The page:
Even if we argue that audiences will be able to keep and reuse those 3D glasses each time they return to a participating theater, that still puts a burden on the consumer to remember to take their 3D glasses with them each time they go to the theater or risk paying an additional $4 per ticket.  Point being, even under the best case scenario, a consumer would basically pay an additional $8 per 3D ticket ($4 for the up-charge, $4 for the glasses) the first time they see a 3D movie and each time they forget and/or break their 3D glasses.  Obviously many airplanes have different in-flight entertainment options now, in the older days, you basically paid $5 to rent the earphones to allow you to watch the in-flight movie. If you kept your earphones and they fit in the seat slot, you saved yourself $5 each time you flew.  But of course, not everyone flies all that much, and even if they forsake the earphones, they can still fly one the plane.

Point being, if this comes to pass, especially if it comes to pass from other studios and involves the other 3D glasses formats, it could really be the would-be death of 3D.  Theaters will be forced to choose between basically losing the extra money that they get from 3D ticket sales or pass along the cost to consumers, which would likely lead to a genuine revolt against the already over-priced format.  Why Sony (and theoretically the other studios) are willing to risk this is beyond me.  Generally speaking, when your format is going through growing pains, you make it more appealing to the consumer and/or middle-men (exhibitors), not less so.  This may turn out to be nothing of note, especially if the other studios do not follow suit.  But unlike the poorly-advertised and thus ultimately irrelevant 'premium Video On Demand' from last year, this change will have immediate and noticeable consequences as early as this summer.  Just what those consequences are will be determined by how the theaters react, as well as whether or not other studios choose to follow suit.  But with theaters facing the choice of either eating their 3D profit margins or pricing the format out of reasonability for most moviegoers, Sony's somewhat greedy move could very-well permanently harm the format in a very real way. This one should be followed closely, as the outcomes could be severe...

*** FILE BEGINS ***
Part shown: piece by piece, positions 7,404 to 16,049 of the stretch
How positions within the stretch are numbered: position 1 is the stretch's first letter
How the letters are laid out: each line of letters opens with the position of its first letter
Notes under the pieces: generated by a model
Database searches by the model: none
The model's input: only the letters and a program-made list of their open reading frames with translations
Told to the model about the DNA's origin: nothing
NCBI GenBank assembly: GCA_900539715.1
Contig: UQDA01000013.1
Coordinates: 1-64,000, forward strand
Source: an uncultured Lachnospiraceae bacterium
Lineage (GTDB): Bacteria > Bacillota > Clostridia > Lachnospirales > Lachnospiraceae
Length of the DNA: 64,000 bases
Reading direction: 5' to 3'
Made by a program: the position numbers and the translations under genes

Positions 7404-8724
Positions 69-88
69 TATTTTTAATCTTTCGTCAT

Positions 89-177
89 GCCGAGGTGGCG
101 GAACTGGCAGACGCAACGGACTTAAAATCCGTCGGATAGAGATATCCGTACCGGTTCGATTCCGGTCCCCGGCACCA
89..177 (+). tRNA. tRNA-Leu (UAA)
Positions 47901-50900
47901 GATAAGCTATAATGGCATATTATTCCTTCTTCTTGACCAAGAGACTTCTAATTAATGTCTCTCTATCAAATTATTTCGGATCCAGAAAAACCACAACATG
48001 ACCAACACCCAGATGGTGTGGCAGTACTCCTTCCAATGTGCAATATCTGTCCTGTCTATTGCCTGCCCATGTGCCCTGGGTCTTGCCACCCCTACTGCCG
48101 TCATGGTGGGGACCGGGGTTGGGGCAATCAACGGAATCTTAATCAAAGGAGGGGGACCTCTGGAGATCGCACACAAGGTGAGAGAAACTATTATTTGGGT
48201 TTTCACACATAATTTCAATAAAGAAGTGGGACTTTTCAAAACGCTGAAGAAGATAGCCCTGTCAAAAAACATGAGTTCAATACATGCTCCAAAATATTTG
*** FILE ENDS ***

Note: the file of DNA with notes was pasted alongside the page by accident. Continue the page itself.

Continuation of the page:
What are your thoughts on this move?  For those who do seek out 3D movies, how much is too much?  And, if I may, what effect does the price of your ticket have on how much you spend on concessions?  Feel free to share below.

Scott Mendelson


tgt said...

You missed a case. Instead of making glasses return optional, make it mandatory. If each pair of glasses is used only used 1 day (5 showings?), that cuts the costs severely. I don't see any reason why the glasses couldn't be reused indefinitely.

mouse said...

Somehow in 35 years I've managed to have never once seen a movie in 3d (watched part of a DVD in 3d bu tthe glasses didn't match the colors and made me nauseous after 2 minutes). There have been a few I was interested in seeing that way but the cost is always problematic (just for going to the theatre at all) so I've never bothered. An increase in ticket price would pretty much guarantee that I continue to never bother. I do know some rabid 3d fans who own their own glasses already; sturdier pairs than the little paper thingies and allegedly with a more precise color on the lenses. So for them, I guess it wouldn't matter.